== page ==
Five Things You Probably Didn’t Know About Martin Luther King Jr.
I visited Washington DC for the first time last fall and as I stood, looking out over the National Mall, I felt a sense of electricity run through my body. When I closed my eyes, I was able to envision the hundreds of thousands of people who gathered on that very spot on August 28th, 1963 for the March on Washington for Jobs and Freedom where Martin Luther King Jr. famously gave his "I Have A Dream" speech.
Today is the day that we honor Martin Luther King Jr., the man who fought tirelessly against the segregation of African-Americans and who promoted peace and preservation of life in the process. While virtually everyone is familiar with Dr. King's "I Have A Dream" speech, there are five things about Martin Luther King Jr. that you might not have known before today. These are those five things.
Rumor has it Dr. King improvised parts of his “I Have A Dream” speech including its famous title. Clarence B. Jones is the person who worked on the draft of the speech, revising it almost right up to the very second Dr. King stepped up to the podium. Jones claimed that Dr. King still wasn't sure what he was going to say about 12 hours before he spoke to the crowd and that the “dream” reference wasn’t anywhere in the speech that he took to the podium. According to Jones, Dr. King added that part on the fly when singer Mahalia Jackson prompted him to speak about the “dream.”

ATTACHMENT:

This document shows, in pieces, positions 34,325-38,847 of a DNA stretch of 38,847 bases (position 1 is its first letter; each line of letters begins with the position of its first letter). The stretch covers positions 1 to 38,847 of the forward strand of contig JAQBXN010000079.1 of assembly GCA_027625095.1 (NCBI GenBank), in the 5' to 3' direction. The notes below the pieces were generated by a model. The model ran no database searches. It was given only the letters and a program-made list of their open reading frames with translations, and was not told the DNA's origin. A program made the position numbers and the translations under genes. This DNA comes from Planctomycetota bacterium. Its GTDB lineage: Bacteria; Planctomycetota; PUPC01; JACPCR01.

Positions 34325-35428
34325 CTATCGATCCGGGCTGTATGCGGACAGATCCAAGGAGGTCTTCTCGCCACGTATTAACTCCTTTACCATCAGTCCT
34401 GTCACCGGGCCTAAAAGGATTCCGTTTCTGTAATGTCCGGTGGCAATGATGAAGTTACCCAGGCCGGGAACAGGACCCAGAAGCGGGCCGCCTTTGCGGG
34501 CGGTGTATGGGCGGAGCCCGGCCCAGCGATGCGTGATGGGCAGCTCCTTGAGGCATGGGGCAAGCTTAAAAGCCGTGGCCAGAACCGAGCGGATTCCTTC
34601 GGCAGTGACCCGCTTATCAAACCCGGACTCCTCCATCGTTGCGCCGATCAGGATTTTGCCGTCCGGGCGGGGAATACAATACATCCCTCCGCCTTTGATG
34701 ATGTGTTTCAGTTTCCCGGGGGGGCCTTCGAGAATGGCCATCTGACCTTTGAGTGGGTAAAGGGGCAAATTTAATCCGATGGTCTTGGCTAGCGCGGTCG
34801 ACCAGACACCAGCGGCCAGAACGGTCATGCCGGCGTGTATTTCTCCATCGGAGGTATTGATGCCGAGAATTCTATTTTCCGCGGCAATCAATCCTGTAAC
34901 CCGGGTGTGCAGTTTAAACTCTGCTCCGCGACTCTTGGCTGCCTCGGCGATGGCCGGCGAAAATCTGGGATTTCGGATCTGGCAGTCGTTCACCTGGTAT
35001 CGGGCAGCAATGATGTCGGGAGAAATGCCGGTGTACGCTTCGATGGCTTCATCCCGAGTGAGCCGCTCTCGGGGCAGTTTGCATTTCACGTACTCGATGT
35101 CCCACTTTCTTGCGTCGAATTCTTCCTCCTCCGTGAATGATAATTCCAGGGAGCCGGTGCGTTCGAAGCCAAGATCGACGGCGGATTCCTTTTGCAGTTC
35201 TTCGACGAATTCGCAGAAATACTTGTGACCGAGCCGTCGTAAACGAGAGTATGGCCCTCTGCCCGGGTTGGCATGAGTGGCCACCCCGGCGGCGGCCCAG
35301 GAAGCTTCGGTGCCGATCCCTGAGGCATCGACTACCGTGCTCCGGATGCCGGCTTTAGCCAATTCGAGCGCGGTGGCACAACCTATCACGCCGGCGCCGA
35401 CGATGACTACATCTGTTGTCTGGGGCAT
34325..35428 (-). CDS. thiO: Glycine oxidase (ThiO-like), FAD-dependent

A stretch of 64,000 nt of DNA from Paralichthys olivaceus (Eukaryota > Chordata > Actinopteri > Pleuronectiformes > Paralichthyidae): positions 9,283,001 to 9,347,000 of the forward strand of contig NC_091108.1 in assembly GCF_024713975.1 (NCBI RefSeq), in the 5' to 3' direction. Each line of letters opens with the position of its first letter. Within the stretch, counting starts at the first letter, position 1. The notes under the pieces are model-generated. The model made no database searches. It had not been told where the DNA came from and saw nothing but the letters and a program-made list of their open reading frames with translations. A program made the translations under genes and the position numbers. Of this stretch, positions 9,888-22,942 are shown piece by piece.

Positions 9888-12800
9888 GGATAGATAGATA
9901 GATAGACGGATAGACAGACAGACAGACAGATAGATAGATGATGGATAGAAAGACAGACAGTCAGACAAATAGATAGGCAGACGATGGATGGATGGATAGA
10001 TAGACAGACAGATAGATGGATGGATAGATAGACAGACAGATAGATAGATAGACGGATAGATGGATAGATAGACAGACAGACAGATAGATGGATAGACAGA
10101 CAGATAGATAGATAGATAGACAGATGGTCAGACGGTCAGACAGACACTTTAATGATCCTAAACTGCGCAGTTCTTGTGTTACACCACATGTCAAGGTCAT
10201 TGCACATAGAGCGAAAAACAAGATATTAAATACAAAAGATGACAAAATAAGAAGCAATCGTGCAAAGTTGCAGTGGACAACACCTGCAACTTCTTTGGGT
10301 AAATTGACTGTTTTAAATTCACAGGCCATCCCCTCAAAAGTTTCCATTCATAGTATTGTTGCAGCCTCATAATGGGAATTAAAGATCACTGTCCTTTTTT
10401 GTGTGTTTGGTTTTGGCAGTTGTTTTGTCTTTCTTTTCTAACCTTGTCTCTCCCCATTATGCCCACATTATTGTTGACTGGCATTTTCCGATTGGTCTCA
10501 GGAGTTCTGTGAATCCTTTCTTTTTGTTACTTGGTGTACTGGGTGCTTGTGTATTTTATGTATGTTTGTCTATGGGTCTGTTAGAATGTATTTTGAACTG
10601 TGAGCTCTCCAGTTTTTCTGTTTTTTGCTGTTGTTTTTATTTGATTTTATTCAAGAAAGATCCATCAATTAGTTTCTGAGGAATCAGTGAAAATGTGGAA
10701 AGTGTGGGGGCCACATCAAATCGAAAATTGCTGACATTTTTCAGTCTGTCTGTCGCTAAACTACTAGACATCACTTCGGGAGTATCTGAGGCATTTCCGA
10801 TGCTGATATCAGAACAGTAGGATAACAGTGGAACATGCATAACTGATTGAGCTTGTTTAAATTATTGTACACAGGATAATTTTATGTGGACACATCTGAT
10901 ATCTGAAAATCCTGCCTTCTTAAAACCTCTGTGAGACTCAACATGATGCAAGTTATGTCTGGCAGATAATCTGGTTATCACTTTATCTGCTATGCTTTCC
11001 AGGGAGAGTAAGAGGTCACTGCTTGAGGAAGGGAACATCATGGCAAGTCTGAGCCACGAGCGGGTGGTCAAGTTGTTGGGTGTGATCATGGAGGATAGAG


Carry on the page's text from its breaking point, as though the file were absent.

Dr. King was awarded the Nobel Peace Prize in 1964 at the age of 35, which made him the youngest Peace Prize winner until Malala Yousafzai of Yemen was awarded the prize at the age of 17 in 2014.
While in attendance at Crozer Theological Seminary, Dr. King was introduced to the teachings and philosophies of Gandhi. Dr. King began attending Cozer in the fall of 1948 which wasn't very long after Gandhi was assassinated (January 1948). Dr. King said he attended a lecture from the president of Howard University on Gandhi, and immediately became “deeply influenced” by the philosophy of nonviolence.
Believe it or not, the man who would go on to become one of the most influential figures in American history because of his profound and moving speeches actually got a C in public speaking while he was in seminary school. By the time his third year of seminary rolled around, Dr. King had turned that C into straight A's and was named valedictorian.
When Dr. King was named as the spokesman for the Montgomery Bus Boycott in 1955, he was virtually unknown. Dr. King had just arrived in Alabama, and the leaders of the boycott (which was sparked by Rosa Parks’ decision to keep her bus seat) wanted someone new to be the public voice of the movement.